August 29, 2016

Why Most of Us have Health-damaging Mineral Deficiencies.

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Like most people I know, I used to lump minerals and vitamins together as one thing in my mind.

I never realized how important minerals are to so many different biological processes in the human body until recently. And, as I have discovered, these is major difference between the two. In fact, without the proper trace minerals present in the body, vitamins become obsolete. 

Minerals are the building blocks of life, and in today’s society—agriculturally dominated by monocropping and the widespread use of pesticides and fertilizers—many of us have severe mineral deficiencies which are adversely affecting our health, and we might not even realise it.

Most of us know that food is composed of proteins, carbohydrates and fats, and many of us are also aware of the presence of other nutrients such as Vitamin C in our food. Minerals, which we probably all remember from the periodic table of elements we studied in chemistry class, are an additional vital component to our food.

Why Our Bodies Need Minerals.

There are 118 elements known to humankind and our bodies need many of these elements—most of them in only trace amounts—to properly function. Every second, inside us, there are billions of tiny chemical reactions taking place. For example, cells breath just like we do and there are a lot of chemical reactions that take place to make this happen. Without the mineral phosphorus for example, the process of cellular respiration would be impossible.

Without the proper amounts of trace minerals the body also cannot maintain healthy bones or effectively regulate transmissions between nerve cells. Without minerals our bodies simply cannot operate efficiently. But where are we supposed to get these minerals from?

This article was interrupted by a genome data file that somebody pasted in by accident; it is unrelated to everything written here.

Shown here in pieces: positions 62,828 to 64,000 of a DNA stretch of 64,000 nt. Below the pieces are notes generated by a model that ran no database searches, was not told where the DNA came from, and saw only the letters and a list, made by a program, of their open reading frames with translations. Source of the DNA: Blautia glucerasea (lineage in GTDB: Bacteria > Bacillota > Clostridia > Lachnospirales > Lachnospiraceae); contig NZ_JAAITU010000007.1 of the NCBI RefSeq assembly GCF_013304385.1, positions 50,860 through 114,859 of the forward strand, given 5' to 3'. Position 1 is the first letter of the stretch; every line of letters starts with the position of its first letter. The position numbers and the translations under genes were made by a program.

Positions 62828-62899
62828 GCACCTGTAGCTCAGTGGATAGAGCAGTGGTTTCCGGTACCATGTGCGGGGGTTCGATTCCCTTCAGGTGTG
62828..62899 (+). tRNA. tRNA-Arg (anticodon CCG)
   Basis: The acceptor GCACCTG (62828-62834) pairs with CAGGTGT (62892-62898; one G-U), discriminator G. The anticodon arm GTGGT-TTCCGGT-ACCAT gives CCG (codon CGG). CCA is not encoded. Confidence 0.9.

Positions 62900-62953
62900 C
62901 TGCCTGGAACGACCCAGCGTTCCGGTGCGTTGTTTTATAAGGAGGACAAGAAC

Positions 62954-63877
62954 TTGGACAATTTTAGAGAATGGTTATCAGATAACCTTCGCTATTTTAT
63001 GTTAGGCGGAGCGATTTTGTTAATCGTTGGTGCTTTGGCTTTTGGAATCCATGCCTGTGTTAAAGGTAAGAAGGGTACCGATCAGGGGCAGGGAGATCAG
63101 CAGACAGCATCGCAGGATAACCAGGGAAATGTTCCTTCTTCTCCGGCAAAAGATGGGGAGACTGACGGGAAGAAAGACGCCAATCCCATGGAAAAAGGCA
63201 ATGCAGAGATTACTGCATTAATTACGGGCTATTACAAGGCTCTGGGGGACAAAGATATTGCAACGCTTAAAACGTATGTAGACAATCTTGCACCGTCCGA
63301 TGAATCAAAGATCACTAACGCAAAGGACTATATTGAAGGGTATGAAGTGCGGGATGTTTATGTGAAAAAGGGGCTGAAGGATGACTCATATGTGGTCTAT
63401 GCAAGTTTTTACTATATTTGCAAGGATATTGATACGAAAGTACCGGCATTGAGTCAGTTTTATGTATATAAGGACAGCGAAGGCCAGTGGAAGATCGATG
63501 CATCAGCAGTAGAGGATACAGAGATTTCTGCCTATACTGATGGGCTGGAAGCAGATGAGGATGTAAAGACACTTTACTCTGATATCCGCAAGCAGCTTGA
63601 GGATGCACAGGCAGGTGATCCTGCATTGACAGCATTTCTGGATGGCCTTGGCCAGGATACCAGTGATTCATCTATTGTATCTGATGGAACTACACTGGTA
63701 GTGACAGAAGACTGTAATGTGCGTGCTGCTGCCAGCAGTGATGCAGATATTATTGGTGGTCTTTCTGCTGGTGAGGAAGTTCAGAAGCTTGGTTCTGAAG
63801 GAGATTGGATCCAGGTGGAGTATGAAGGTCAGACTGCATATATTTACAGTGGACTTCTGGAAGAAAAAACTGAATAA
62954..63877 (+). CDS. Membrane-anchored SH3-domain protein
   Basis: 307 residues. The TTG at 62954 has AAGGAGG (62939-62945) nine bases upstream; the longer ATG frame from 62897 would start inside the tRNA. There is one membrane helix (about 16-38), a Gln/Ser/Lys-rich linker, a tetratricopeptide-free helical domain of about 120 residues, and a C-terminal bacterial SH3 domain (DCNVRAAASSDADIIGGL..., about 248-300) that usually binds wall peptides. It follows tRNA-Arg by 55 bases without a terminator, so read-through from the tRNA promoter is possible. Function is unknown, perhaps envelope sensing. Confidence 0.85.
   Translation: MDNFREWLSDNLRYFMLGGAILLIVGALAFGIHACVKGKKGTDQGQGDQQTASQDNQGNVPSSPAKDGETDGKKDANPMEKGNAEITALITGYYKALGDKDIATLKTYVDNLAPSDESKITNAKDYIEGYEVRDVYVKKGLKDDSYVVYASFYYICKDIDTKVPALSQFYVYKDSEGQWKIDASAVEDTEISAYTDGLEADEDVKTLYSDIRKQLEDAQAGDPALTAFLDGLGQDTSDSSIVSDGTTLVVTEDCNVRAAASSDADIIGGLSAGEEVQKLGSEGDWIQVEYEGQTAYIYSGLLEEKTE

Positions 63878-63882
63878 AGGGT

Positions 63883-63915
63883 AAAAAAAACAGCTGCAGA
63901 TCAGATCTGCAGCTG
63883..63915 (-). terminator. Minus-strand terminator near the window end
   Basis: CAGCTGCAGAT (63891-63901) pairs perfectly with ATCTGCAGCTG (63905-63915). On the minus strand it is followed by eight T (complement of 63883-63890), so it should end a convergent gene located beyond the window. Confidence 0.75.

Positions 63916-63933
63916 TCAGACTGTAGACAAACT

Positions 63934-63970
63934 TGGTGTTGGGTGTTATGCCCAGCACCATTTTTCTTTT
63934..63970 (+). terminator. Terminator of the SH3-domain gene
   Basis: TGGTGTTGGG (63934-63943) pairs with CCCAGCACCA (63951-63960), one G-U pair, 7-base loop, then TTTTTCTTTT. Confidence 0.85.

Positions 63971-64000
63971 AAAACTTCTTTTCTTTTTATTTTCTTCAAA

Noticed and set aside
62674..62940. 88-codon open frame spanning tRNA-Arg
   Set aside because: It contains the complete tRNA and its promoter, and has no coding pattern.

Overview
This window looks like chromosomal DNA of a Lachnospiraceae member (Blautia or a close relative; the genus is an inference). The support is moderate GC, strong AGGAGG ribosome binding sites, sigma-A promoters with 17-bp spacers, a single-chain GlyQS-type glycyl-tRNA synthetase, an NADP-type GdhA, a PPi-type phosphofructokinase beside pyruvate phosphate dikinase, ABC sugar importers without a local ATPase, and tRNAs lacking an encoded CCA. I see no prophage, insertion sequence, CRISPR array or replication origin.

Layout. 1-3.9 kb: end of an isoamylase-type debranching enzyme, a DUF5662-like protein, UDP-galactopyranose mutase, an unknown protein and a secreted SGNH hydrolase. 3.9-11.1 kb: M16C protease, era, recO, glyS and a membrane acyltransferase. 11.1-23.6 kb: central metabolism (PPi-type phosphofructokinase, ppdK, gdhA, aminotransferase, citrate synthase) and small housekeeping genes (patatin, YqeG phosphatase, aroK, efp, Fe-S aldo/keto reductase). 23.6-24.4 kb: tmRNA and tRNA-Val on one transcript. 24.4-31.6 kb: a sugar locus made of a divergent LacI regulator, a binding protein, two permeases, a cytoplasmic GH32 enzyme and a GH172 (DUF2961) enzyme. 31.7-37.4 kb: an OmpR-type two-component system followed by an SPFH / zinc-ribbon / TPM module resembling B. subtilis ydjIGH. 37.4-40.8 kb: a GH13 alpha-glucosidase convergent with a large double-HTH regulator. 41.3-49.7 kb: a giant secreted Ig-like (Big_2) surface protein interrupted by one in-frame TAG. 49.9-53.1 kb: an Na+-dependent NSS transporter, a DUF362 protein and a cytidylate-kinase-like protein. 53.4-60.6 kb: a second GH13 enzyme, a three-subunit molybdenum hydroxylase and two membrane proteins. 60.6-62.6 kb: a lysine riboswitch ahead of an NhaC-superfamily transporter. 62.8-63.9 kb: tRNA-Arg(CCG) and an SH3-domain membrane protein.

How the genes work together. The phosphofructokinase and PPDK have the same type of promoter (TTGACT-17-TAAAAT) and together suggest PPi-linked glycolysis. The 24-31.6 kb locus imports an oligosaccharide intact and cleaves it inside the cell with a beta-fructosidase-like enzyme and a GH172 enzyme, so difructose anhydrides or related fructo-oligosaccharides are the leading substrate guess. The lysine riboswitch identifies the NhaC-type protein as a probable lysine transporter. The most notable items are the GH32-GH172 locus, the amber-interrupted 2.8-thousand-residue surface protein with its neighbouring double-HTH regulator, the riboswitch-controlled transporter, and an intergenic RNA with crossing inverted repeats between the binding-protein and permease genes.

In past centuries we would have received them from our food, however, because of our planet’s current soil conditions, most people are only getting three minerals from their diet. Yes, that’s correct. Most people are only getting three minerals in the proper amounts from their diet of the many which are required to maintain a balanced body.

Why Minerals Aren’t In Our Food.

How is this possible? There are two major reasons for this and they both relate to the agricultural industry. The tendency in the agricultural industry is to grow one crop at a time on a specific area of land, typically referred to as a monocrop.

Farming monocrops is easier and cheaper for farmers because different species of crops need to be planted and harvested at different times. Different species of plants also have unique water requirements and require different levels of exposure to sunlight. Because of this, managing many crops at once on the same tract of land would require a lot more work. There is also an art and a science to planting crops in the correct groups, which can facilitate symbiotic relationships. We have largely lost this art to the practices of modern agriculture.